A cookie is not only a delicious biscuit, but also a conclusion file with user data, which is responsible for personalized offers and a smooth web experience. If the use is made more difficult, advantages for web users and providers are lost.

A cookie is not only a delicious biscuit, but also a conclusion file with user data, which is responsible for personalized offers and a smooth web experience. If the use is made more difficult, advantages for web users and providers are lost.

Cookies: important, annoying and a reason for detours

"This website uses cookies to ..." and so on - one reads this and similar sentence beginnings again and again and is annoyed again. Hopefully I have made clear in the above statements and summaries that cookies can be equally important for users and web offers. Due to different regulations from 2009, 2015, 2018 (GDPR) and the perhaps upcoming ePrivacy regulation, reports are becoming more frequent and the frustration when using the Internet is greater. At the same time you can see how amateurish the individual decision-makers express themselves about the web and see only the rather small negative sides as old EU potatoes.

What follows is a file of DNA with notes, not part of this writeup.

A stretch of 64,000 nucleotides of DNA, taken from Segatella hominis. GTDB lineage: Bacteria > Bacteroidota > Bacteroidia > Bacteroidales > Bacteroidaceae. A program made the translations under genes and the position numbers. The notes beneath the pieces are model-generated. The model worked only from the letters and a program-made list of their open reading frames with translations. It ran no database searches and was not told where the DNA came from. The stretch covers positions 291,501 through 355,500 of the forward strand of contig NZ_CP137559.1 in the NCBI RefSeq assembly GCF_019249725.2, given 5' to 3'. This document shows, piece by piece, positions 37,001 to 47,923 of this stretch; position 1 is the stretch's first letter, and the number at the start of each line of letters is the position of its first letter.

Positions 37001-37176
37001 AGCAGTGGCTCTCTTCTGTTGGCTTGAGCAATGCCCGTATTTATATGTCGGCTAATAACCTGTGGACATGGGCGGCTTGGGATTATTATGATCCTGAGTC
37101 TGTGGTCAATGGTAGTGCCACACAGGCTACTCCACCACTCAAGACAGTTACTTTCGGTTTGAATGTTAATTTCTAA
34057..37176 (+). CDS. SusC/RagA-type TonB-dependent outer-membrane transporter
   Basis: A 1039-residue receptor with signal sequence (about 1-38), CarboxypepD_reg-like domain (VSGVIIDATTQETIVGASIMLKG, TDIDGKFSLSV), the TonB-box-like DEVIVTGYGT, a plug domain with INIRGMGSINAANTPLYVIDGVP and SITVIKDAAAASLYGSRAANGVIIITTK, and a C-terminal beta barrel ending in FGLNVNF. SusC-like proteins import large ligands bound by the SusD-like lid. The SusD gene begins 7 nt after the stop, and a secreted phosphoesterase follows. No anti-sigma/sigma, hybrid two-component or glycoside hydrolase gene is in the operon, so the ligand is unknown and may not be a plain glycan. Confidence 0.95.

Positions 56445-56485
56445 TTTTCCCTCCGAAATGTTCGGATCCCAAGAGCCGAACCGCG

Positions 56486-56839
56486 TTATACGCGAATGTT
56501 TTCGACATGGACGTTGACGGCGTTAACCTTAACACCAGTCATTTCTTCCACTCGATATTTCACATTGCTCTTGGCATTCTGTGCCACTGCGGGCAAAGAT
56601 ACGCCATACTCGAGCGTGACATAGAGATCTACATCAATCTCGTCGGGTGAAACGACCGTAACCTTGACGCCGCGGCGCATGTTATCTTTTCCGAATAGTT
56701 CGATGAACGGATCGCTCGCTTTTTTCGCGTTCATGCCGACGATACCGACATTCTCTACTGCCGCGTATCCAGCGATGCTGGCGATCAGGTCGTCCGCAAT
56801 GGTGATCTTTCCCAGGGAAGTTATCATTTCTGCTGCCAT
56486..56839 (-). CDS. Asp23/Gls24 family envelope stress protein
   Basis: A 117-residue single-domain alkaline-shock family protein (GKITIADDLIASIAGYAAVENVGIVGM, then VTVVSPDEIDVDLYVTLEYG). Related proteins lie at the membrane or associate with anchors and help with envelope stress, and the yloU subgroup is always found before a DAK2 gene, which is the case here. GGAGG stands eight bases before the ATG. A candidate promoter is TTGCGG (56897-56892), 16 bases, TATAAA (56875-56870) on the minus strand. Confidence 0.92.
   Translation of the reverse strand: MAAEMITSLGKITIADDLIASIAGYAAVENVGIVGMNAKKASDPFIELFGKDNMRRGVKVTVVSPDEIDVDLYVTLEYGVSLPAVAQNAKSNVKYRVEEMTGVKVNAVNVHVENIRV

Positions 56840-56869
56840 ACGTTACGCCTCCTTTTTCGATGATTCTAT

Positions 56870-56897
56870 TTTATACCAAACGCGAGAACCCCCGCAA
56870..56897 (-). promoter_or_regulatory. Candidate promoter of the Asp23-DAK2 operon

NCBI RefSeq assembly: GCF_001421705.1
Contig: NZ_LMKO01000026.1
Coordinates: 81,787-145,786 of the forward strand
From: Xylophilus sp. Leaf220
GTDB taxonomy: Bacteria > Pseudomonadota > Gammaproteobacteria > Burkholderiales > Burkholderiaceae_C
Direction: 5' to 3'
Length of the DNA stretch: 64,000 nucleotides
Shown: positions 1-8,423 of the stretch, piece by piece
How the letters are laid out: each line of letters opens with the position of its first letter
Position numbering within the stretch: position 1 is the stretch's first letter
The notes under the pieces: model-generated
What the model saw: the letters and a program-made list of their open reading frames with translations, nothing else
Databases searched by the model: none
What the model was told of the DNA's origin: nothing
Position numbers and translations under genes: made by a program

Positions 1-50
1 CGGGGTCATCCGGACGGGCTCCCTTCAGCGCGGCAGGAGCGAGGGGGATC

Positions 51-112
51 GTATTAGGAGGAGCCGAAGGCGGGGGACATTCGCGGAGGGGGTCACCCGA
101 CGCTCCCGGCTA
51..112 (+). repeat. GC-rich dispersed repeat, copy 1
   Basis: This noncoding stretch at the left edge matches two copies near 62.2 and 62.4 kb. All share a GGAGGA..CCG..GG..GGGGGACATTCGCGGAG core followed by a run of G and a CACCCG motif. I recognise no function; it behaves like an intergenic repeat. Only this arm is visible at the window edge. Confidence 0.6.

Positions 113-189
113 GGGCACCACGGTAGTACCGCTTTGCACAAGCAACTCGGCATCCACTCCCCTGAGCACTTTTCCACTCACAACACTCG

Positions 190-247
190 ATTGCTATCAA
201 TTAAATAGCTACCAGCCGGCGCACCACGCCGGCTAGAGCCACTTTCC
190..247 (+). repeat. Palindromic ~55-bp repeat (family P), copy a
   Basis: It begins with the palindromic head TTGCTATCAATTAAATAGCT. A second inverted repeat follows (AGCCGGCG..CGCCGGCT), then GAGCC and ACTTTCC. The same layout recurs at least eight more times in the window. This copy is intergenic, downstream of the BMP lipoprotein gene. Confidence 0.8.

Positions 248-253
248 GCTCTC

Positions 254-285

From the developer and user side, the problems that arise are then solved digitally so that the individual regulations can still have an effect, but one is no longer confronted with them all the time. Like you among others in this GIGA article can read, there are usable add-ons for individual browsers, which prevent the annoying cookie hints and make the web enjoyment crumb-free again. The add-on is shown I don't care about cookies, the name of which will speak from the hearts of many users. The download is available for Mozilla Firefox, Google Chrome, Opera and Pale-Moon.